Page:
2.3. Cortical Bone Thickness Measurements

CBT measures were calculated from chest radiographs routinely obtained to assess lung condition at birth at 27-28, 31-32, and 36–44 weeks of PMA and a body weight >2,000 g. Chest radiographs were retrospectively retrieved from the radiology database of the University of Fukui Hospital. Radiographs were obtained using a Siemens Mobilett XP Eco system (Siemens Healthcare GmbH, Henkestr, Erlangen, Germany), with a tube voltage of 60 kV and current time product of 1.6 mAs.

The medial and lateral CBTs of the humeral diaphysis were calculated by adapting the methods previously reported by Tingart et al. [6] and Mather et al. [7] for our needs. CBT of the humeral diaphysis was measured using the digital measurement tool on the picture archiving and communication system, which has a precision of ±0.01 mm (Figure 1(a)). For measurement, a perpendicular line was drawn from the medial outer cortex to the lateral outer cortex at the middle of the humeral diaphysis and the interline distance measured by digital caliper to provide the breadth of the bone shaft (M1). The width of the intramedullary canal on the same line was determined (M2). CBT was calculated by subtracting M2 from M1 and dividing by 2. All measurements were made by observers who were blinded to the infants’ background.

Figure 1: The humeral cortical bone thickness was measured at the middle of the diaphysis (a). M1, the breadth of the bone shaft; M2, the width of the intramedullary canal. Correlation between humeral cortical bone thickness and gestational age (b), birth weight (c), and the duration of mechanical ventilation (d).
2.4. Data Collection

Demographic and clinical data regarding the infants’ perinatal and postnatal courses were extracted from the medical records. Serum Ca, P, and alkaline phosphatase (ALP) levels, and urinary Ca/Cr, P/Cr and tubular reabsorption of P levels were determined at a PMA of 36 to 44 weeks.

The independent variables were gestational age; birth weight; small for gestational age (SGA) status; sex; prenatal steroid use; duration of mechanical ventilation; duration of intravenous sedation; postnatal complications, such as respiratory distress syndrome, patent ductus arteriosus (PDA), intraventricular hemorrhage, cystic periventricular leukomalacia, necrotizing enterocolitis, early and late hemoculture positive for sepsis, bronchopulmonary dysplasia (BPD), retinopathy of prematurity, and fracture; treatments administrated, such as total dosage of hydrocortisone, diuretic drug use, number of days with enteral feeding >100 mL/kg/day, and Ca/P/vitamin D supply at that point; PMA; and body weight at the time of radiographic evaluations. PDA was defined as a requirement for indomethacin treatment and/or surgical closure. BPD was defined as oxygen dependence at 28 days of life.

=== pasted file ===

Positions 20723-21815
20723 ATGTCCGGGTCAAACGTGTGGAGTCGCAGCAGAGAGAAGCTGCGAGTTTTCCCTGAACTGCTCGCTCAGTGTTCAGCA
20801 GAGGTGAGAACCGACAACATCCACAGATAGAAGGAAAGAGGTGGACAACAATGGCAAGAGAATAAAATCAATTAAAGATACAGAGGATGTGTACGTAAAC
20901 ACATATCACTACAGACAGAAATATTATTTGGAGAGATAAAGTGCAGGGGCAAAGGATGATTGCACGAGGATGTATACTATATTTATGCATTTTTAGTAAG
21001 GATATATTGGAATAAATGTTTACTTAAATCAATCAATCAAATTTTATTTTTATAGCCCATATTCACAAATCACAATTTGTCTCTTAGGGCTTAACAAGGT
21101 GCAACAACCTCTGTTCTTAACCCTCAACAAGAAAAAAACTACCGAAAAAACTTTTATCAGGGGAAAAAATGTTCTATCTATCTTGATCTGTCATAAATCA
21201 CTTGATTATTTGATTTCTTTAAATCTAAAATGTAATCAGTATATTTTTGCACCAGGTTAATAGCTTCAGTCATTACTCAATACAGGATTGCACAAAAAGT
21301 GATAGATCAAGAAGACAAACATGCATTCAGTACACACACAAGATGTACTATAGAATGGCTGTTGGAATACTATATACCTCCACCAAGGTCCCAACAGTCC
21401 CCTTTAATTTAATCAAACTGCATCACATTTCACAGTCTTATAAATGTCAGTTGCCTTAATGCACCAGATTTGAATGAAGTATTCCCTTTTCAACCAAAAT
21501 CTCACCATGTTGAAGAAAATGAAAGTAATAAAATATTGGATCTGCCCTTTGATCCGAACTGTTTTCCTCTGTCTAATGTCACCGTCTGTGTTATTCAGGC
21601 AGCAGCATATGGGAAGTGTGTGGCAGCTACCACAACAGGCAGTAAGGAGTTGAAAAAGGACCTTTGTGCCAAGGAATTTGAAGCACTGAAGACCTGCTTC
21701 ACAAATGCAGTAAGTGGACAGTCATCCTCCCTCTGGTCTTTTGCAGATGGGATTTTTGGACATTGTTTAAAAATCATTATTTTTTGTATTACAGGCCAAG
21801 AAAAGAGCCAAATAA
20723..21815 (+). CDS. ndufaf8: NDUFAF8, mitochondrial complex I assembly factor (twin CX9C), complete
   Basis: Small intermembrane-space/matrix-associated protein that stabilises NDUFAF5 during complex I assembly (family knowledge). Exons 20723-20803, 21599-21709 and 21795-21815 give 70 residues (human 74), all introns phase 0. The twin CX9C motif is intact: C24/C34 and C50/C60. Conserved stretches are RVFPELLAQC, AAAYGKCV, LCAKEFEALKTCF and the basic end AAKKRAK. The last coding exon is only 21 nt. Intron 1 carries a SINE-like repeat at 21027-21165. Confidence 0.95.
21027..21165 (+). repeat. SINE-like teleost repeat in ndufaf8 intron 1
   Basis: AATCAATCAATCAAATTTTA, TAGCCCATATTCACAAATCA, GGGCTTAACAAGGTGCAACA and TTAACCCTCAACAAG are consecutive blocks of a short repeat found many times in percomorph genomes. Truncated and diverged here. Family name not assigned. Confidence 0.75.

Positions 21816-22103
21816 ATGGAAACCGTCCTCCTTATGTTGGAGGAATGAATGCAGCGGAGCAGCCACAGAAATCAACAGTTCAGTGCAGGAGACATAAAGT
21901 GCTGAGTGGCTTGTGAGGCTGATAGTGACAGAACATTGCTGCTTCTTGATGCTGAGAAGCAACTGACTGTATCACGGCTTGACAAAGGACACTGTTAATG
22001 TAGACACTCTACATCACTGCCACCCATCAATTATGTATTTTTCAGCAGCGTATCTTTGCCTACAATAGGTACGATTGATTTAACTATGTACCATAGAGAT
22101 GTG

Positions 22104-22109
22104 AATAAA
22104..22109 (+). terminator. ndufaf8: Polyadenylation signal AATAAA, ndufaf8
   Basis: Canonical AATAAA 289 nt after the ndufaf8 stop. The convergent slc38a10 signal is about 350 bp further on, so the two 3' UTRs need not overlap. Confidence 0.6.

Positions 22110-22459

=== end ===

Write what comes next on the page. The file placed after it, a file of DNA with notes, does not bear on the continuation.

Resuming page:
2.5. Statistical Analysis

The Mann-Whitney and Fisher exact probability tests were used to analyze the data. Correlations were evaluated using the nonparametric Spearman rho test. The data are presented as medians (ranges). A value < 0.05 was denoted to be a statistically significant difference. Stepwise logistic regression analysis was performed using SPSS software, version 14.0 (IBM, Armonk, NY, USA). To establish a final regression model, a stepwise downward selection model was used, starting with a prespecified set of candidate variables. An entry criterion of was used for statistical significance during this process.

3. Results

During the study period, 555 infants were admitted to our NICU and 70 infants had a gestational age of less than 32 weeks and a birth weight of less than 1,500 g. Twelve infants were excluded from our study because of death, chromosomal abnormality, or hospital transfer before 36 weeks of PMA. In 27 out of the remaining 58 infants, eligible chest radiographs, including the whole length of right or left humerus, had been obtained at 36–44 weeks of PMA and at the time point of body weight >2,000 g. Among this group, 25 infants also had adequate chest radiographs obtained at birth. In addition, some infants had undergone radiographic evaluation at two different times, namely, at 27-28 and 31-32 weeks of PMA. The demographic data of the 27 infants included in our analysis are listed in Table 1.

Table 1: Demographic and clinical characteristics of the study subjects ().

Humeral CBT at 36–44 weeks of PMA was positively correlated to gestational age (, ) and birth weight (, ) and negatively correlated to duration of mechanical ventilation (, ; Figures 1(b), 1(c), and 1(d)).

For the majority of infants, CBT increased as with PMA. In six infants, however, the CBT gradually decreased by 20% or more, from birth to 36–44 weeks of PMA (Figure 2). Comparative measures for these groups of infants are reported in Table 2. Compared with the former 19 infants, the latter six infants with decreasing CBT had a younger gestational age (median [range] 28 weeks [25–31 weeks] versus 23 weeks [22–27 weeks], ), lower birth weight (1064 g [552–1474 g] versus 545 g [412–568 g], ), and longer mechanical ventilation period (31 days [1–80 days] versus 82 days [39–90 days], ). Bone fractures occurred in two infants in the decreasing CBT group. These infants were born at a gestational age of 22 weeks and their fractures were recognized at 87 and 103 days of age.

Table 2: Comparison of demographic data of preterm infants with and without decreasing cortical bone thickness at 36–44 weeks of postmenstrual age.
Figure 2: Chronological changes in humeral cortical bone thickness in the infants with (a) or without (b) a 20% or more decrease in cortical bone thickness between birth and 36–44 weeks of PMA (black circles, at birth; dark circles, 27-28 weeks of PMA; gray circles, 31-32 weeks of PMA; white circles, 36–44 weeks of PMA). The number of subjects of radiographic evaluation is shown in parentheses.